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Article from www.healingwell.com
The challenge of living with chronic illness isn’t always apparent when you’re first diagnosed. This is just the beginning. It takes time to understand your illness, the treatment options available, and how living with illness will affect your life and the lives of your partner and family.
Being sick is like being on a roller coaster — you can be up and hopeful one minute and down and doubtful the next. Your illness can take unexpected and unpredictable turns. One disease can dispose you to or give rise to another. This can be frightening as well as exasperating. Finding medication that works, being committed to following a good treatment plan and maintaining honest, direct and open communication with your healthcare providers takes time, energy and skill. But this is only part of the picture. Living with illness affects every part of your life and every significant relationship you have.
If you’re still able to work, you find yourself in the position of having to make decisions about what and how much you tell your employer and coworkers, especially if your illness requires you to make time adjustments to your work schedule. Responding to and dealing with coworker’s responses or reactions can be a challenge. Saying too much makes you vulnerable to unwanted questions, saying too little may raise questions of ‘special treatment’ and elicit criticism or even jealousy. Yet, not being able to work means giving up your role in the workforce as a productive employee — and facing the economic changes and problems of not being able to financially provide for yourself or your family.
When you live with chronic illness, every aspect of life takes on a new dimension. Your daily decisions and choices are examined through a new lens, and you often find yourself carefully weighing the ramifications and possible outcomes of your choices. But, wait. Wasn’t this the way it always was? Isn’t this something all intelligent and responsible adults do? Yes, of course. However, living with chronic illness broadens the scope of that decision making process. The question isn’t only how will this decision or choice affect you, but also, how will it affect your illness which in turn affects you and the choices and decisions you continually make.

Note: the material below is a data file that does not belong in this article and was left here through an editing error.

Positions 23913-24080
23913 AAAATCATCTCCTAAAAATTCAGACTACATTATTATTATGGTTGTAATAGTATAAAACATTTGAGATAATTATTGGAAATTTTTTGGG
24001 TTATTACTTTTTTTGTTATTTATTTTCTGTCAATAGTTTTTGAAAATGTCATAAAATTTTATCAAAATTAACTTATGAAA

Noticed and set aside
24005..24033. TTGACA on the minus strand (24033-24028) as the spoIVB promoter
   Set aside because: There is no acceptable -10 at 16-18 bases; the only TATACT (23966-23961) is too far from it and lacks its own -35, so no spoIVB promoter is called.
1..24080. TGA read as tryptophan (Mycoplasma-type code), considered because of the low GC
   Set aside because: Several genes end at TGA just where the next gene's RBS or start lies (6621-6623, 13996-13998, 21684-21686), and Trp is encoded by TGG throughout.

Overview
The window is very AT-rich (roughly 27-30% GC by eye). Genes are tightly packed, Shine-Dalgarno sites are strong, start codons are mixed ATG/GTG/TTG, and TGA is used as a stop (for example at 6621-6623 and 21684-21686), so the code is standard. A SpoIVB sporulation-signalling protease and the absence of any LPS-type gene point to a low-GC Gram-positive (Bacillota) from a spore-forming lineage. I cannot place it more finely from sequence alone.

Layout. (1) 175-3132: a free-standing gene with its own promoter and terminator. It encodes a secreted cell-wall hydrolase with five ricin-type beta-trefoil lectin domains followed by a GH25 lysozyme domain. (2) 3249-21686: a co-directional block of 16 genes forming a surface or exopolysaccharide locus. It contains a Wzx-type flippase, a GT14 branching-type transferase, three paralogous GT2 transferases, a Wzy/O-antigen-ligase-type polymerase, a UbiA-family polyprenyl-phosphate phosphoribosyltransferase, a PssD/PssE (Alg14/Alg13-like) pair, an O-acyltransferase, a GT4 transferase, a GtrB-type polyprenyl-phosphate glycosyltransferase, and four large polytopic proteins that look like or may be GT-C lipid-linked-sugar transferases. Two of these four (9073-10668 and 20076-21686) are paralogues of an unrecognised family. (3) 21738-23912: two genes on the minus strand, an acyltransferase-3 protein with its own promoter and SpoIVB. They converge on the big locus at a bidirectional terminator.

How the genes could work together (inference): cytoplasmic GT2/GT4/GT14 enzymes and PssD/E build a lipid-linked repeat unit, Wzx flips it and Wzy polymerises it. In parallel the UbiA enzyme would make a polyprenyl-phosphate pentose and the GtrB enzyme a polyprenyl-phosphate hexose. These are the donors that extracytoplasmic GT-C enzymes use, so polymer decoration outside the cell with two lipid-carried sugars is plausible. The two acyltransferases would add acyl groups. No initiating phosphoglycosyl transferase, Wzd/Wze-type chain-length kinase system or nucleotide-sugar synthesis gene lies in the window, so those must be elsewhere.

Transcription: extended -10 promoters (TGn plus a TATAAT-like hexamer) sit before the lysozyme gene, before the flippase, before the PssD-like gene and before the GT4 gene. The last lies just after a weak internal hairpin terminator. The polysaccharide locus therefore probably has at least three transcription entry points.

Obviously, this is a demanding aspect of living with chronic illness. It’s also the measure of your courage. Living with illness affords ample opportunity to be courageous in living your life to the best of your ability. Why is this so? Because when limitations and diminished control over the effects of illness are part of your daily life, your choices and decisions become the stuff from which courage emerges.
The fact is, if you’re living with chronic illness you are courageous. In the process of meeting life’s challenges, you have learned and are continuing to learn how to meet your fears and move beyond them. Perhaps you don’t think of yourself as particularly courageous or even confident. Maybe it’s time to take a closer look. These four questions will help you do that.
No one knows the journey you and your illness have taken better than you do, and no ones knows more than you, the challenges you’ve met and the wins you’ve achieved. Acknowledge and embrace them. Celebrate your courage.
Pauline Salvucci, M.A.is a former licensed medical family therapist. Now retired from the healthcare field, she is living with her own chronic illness and is designing jewelry online at her store, Sirona Jewelry.
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